The Gee Bee Supersportster R-1 was a single-seat, single engine, low-wing monoplane with fixed conventional landing gear. The airplane had been designed for a load factor of 12. It was 17 feet, 8 inches (5.385 meters) long with a wingspan of 25 feet, 0 inches (7.620 meters), and height of 8 feet, 2 inches (2.489 meters). The fuselage had a maximum diameter 5 feet, 1 inch (1.549 meters). The wings were wire-braced. The angle of incidence was 2.5° and there was 4.5° dihedral. The aspect ratio was 6:1, and the wing area was 75 square feet (7.968 square meters).

The R-1 had an empty weight of 1,840 pounds (834.6 kilograms), gross weight of 2,415 pounds (1,095.4 kilograms), and maximum takeoff weight of 3,075 pounds (1,394.8 kilograms).

The Gee Bee R-1 was powered by an air-cooled, supercharged, 1,343.80-cubic-inch-displacement (22.021 liter) Pratt & Whitney Wasp T3D1 nine-cylinder direct -drive radial engine. It was rated at 730 horsepower at 2,300 r.p.m. at Sea Level. The engine turned a two-bladed U.S. Smith Engineering Co. adjustable-pitch propeller with a diameter of 8 feet, 0 inches (2.438 meters). The engine was enclosed in a NACA cowling. The T3D1 was 3 feet, 6.63 inches (1.083 meters) long, 4 feet, 3.44 inches (1.307 meters) in diameter, and weighed 763 pounds (346 kilograms).

Granville Brothers Supersportser R-1, NR2100. (NASM)

The Gee Bee R-1 had a cruise speed was 260 miles per hour (418.4 kilometers per hour), and its maximum speed was more than 309 miles per hour (497 kilometers per hour). The stall speed was rather high at 90 miles per hour (144.8 kilometers per hour), as a result of optimizing the airplane for high speed. The air racer could climb at 6,100 feet per minute (31 meters per second). It had a range of 630 miles (1,014 kilometers) at full throttle. ²

Gee Bee Supersportster R-1 NR2100, #11, was later re-engined with a Pratt & Whitney Hornet. It was destroyed when it crashed on takeoff after refueling at Indianapolis, Indiana, 1 July 1933. The pilot, Russell Boardman, was killed.

Jimmy Doolittle hops out of the Bee Bee R-1. (San Diego Air and Space Museum)

Jimmy Doolittle was one of America’s foremost pioneering aviators. He set many records, won air races, tested and developed new flying equipment and techniques. He was a highly-educated military officer, having earned his Bachelor of Arts from the University of California Berkeley School of Mines, and M.S and D.Sc. degrees in Aeronautical Engineering from the Massachusetts Institute of Technology.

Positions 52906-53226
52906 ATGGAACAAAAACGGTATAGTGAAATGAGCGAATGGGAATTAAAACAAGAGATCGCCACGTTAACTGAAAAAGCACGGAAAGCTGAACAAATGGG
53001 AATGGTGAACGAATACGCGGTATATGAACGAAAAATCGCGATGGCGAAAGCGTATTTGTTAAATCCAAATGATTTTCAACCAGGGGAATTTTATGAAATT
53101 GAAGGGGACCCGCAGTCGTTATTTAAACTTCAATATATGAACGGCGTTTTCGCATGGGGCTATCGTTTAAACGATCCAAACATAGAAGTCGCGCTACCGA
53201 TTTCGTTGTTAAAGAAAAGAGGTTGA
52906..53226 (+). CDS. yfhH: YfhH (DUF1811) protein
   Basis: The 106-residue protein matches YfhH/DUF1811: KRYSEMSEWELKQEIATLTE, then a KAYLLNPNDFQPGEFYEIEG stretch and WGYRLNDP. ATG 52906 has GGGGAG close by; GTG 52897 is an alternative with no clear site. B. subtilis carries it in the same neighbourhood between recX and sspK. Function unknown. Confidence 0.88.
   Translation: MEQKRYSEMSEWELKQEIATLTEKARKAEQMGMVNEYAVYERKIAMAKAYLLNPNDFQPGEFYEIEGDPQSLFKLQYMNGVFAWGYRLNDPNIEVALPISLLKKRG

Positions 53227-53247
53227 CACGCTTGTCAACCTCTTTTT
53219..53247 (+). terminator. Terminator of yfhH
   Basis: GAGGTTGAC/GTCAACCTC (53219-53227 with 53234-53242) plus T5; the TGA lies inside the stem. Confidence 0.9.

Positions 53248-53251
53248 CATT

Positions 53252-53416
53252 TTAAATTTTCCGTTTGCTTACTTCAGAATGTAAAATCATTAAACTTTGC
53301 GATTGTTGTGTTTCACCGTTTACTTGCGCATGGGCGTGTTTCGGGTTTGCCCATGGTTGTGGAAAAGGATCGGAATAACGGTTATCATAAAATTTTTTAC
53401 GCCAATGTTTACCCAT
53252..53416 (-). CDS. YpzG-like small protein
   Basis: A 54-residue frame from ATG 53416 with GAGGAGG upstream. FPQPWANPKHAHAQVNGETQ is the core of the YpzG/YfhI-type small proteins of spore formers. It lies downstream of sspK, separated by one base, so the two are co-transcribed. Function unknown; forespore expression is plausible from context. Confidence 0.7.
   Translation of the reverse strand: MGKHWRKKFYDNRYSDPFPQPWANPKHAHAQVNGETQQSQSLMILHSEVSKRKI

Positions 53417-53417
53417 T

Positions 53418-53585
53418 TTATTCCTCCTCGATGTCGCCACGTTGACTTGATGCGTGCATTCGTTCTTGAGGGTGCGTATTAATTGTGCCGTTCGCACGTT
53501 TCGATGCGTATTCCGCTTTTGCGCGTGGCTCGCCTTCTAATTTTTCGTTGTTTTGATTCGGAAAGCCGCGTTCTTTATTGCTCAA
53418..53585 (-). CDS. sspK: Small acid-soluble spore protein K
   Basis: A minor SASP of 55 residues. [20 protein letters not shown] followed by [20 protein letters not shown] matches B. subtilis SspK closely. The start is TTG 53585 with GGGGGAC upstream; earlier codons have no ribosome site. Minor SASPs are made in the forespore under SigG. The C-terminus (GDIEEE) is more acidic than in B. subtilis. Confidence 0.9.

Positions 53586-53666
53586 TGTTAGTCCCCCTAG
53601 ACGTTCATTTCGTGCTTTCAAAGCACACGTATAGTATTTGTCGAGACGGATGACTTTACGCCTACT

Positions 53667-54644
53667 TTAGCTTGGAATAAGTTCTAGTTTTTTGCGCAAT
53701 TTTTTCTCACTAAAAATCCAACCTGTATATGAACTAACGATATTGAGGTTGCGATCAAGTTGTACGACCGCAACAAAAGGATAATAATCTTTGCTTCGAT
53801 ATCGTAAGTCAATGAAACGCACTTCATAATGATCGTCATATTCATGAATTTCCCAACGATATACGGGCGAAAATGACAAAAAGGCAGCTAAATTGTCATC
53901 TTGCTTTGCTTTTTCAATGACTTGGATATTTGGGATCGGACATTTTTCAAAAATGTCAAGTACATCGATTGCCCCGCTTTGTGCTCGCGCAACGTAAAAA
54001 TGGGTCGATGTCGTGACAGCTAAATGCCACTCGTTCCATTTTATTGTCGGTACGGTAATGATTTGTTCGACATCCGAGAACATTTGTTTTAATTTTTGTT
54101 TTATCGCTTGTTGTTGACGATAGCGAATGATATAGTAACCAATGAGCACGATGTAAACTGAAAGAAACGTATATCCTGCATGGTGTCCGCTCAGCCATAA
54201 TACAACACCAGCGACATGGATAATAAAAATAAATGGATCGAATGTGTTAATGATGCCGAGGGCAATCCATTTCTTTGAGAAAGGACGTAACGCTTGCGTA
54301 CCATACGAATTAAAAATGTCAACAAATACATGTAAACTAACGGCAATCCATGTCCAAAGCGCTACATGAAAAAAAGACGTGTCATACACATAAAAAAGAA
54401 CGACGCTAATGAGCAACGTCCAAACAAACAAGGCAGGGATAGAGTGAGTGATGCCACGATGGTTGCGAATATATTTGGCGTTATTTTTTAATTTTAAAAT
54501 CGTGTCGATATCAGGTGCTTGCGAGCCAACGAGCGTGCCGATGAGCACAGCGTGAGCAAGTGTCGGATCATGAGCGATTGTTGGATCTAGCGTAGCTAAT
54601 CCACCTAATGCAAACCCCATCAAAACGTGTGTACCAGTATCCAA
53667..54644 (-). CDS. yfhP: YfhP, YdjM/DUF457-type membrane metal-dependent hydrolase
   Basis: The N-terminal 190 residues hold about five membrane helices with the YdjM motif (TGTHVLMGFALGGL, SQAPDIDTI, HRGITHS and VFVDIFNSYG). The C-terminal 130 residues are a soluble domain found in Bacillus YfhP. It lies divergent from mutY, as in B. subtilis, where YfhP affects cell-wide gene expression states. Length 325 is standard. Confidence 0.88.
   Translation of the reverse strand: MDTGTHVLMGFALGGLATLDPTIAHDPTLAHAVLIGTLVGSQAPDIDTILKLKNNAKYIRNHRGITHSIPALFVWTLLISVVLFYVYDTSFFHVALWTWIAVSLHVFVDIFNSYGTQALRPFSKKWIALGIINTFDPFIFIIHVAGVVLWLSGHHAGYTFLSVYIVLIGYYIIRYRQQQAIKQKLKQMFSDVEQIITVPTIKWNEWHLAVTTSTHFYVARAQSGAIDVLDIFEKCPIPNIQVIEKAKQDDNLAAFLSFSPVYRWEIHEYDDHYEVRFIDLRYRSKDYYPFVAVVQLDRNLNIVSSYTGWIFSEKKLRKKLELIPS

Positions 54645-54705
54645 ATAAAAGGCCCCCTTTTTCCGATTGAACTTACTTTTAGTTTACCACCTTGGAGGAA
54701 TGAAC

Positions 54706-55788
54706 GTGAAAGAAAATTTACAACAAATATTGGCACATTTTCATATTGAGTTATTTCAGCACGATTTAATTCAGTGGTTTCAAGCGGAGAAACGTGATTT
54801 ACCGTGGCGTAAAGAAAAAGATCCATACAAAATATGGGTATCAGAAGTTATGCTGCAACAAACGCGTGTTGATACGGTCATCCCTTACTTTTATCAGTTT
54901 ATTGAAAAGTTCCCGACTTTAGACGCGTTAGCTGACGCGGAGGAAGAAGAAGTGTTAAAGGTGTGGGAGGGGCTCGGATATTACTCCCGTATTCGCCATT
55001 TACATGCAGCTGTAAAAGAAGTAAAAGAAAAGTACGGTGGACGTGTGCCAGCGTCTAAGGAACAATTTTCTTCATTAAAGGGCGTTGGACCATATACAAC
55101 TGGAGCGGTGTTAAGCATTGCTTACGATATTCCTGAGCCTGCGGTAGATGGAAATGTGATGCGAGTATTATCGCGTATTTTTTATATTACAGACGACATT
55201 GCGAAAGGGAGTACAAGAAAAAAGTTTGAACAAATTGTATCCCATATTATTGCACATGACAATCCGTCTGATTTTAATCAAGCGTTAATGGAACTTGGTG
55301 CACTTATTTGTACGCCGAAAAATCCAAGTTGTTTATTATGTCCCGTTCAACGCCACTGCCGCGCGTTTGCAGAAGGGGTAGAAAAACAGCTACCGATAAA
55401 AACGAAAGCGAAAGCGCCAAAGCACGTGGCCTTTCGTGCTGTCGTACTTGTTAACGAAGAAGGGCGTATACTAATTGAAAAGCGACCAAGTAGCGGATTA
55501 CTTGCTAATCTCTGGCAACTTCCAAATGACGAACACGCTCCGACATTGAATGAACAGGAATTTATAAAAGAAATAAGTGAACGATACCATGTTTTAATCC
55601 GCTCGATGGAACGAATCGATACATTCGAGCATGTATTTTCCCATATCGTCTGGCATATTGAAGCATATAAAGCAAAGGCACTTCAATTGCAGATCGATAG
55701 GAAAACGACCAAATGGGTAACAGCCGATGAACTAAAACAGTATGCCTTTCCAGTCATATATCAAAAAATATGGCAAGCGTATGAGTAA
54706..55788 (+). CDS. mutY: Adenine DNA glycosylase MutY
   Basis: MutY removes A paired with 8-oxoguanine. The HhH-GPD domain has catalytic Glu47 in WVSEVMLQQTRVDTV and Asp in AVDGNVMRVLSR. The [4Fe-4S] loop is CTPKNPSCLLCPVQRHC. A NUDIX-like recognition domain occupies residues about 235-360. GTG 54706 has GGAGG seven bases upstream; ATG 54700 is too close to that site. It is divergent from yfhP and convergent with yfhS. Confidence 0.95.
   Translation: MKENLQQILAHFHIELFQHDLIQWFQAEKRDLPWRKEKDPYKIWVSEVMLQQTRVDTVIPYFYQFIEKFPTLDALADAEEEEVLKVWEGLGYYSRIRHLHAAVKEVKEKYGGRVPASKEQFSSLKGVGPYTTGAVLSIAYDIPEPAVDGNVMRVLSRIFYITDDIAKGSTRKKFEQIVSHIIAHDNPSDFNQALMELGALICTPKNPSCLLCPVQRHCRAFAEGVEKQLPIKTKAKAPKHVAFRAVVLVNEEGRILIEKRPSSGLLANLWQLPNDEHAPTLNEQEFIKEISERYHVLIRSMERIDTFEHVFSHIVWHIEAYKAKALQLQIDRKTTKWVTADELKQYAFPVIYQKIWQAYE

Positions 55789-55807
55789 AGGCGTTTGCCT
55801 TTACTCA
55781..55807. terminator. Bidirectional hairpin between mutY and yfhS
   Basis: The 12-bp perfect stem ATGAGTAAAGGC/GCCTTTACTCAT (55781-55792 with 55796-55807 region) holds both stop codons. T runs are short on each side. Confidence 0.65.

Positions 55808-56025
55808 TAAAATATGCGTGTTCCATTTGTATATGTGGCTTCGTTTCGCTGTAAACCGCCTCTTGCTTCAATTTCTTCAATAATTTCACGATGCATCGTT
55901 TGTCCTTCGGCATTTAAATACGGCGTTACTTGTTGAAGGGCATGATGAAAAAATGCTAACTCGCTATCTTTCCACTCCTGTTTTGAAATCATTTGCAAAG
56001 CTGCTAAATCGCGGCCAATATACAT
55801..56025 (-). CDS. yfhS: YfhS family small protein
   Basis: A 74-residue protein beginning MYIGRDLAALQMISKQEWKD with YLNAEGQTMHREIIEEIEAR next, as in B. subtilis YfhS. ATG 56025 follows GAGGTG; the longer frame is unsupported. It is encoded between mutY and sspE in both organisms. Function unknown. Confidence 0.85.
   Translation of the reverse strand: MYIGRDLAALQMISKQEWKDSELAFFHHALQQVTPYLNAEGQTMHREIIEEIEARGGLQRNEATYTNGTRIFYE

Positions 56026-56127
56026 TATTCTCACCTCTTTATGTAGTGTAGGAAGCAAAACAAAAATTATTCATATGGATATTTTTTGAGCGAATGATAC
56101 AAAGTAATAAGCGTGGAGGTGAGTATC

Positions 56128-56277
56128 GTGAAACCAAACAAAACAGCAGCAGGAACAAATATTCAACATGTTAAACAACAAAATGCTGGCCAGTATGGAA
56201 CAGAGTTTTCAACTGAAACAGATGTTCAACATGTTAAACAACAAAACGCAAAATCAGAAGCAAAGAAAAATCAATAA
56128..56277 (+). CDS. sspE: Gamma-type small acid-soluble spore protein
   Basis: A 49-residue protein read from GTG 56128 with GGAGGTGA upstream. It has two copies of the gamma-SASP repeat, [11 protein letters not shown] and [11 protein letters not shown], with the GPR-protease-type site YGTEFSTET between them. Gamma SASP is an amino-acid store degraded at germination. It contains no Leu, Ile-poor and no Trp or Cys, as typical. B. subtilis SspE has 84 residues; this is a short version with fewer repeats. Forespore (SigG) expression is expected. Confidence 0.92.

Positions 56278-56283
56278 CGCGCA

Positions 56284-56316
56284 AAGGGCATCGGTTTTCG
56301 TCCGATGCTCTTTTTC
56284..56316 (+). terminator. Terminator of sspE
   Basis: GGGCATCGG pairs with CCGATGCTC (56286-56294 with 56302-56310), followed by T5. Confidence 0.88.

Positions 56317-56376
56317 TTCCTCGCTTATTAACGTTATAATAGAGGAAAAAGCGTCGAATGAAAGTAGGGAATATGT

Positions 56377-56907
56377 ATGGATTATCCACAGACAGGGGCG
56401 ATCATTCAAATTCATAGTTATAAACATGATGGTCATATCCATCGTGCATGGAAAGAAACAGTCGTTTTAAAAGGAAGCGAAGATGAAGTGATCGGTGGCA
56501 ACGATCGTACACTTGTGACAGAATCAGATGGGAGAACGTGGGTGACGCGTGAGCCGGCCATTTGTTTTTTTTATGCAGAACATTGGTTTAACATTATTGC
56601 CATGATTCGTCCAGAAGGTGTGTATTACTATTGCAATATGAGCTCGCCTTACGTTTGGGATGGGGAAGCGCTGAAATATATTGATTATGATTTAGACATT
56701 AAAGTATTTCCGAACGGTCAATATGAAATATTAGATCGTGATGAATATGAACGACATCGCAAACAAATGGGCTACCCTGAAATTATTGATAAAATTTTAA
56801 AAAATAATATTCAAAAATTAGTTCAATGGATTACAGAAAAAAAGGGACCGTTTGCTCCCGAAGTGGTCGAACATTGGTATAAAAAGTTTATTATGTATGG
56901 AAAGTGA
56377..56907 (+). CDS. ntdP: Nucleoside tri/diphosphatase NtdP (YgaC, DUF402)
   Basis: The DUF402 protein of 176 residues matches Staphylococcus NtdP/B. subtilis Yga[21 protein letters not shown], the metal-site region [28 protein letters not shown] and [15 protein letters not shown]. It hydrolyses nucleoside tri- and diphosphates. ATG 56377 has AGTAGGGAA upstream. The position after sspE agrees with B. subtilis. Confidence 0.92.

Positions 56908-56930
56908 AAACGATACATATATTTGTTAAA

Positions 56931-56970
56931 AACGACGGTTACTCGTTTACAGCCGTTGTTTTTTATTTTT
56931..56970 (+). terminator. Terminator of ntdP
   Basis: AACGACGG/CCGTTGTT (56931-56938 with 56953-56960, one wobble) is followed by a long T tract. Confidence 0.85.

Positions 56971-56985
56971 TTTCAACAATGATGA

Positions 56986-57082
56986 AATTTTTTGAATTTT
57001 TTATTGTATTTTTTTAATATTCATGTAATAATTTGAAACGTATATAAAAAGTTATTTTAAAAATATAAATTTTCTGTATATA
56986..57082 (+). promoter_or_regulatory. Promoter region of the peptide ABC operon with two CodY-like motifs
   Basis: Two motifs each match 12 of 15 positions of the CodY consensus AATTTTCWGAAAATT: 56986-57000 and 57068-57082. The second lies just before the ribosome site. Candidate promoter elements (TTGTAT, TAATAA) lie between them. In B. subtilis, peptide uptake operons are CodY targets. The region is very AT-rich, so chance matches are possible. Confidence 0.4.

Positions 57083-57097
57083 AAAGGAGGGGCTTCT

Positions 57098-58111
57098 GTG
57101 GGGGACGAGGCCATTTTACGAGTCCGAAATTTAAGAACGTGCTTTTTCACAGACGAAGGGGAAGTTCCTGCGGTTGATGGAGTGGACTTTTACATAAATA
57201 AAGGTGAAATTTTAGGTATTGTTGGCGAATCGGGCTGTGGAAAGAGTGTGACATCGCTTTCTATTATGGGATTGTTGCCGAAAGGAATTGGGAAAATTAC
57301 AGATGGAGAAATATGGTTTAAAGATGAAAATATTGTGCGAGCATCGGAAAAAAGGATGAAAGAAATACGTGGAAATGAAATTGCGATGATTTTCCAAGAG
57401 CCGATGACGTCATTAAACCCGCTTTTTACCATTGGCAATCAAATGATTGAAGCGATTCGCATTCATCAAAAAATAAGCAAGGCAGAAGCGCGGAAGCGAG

During World War II Colonel Doolittle planned and led the famous Halsey-Doolittle Raid against Japan, 18 April 1942, for which he was awarded the Medal of Honor.

As a brigadier general, Doolittle commanded the Twelfth Air Force in North Africa. Promoted to major general, he was given command of the Fifteenth Air Force in the Mediterranean Theater. From 1943 until 1945, Lieutenant General Doolittle commanded Eighth Air Force. He was preparing his command to move against Japan, equipped with Boeing B-29 Superfortress bombers, when World War II came to an end.

After the war, Lieutenant General Doolittle was placed on the inactive list. On 4 April 1985, by Act of Congress, James H. Doolittle was promoted to General, United States Air Force.

General James Harold Doolittle is the only person to be awarded both the Medal of Honor and the Medal of Freedom. He died 27 September 1993 at the age of 96 years. He was buried at the Arlington National Cemetery, Arlington, Virginia.

Lieutenant General James H. Doolittle, U.S. Army Air Force (U.S. Army Photo C-2102)

¹ FAI Record File Number 8751

² All Gee Bee Supersportster R-1 specifications from Zantford D. Granville, writing in Aero Digest Magazine, July 1933. See http://goldenageofaviation.org/geebeer2.html

© 2020, Bryan R. Swopes

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4 thoughts on “3 September 1932

  1. I had the privilege of meeting the nice man in his home about a year before he passed. We talked about how flying had changed over the years, and I was mighty star struck. He was extraordinarily kind and generous with his time to welcome me. All because I had a meeting in that area, remembered he lived their, looked him up in the phone book. He was listed. I called, and his son answered. I explained that I was a fan and asked whether I might visit to pay my respects. I fully expected him to decline. Instead, he told me they were going to be out for lunch. But, if I’d like to come by after such and such a time, I could. It was a simpler time.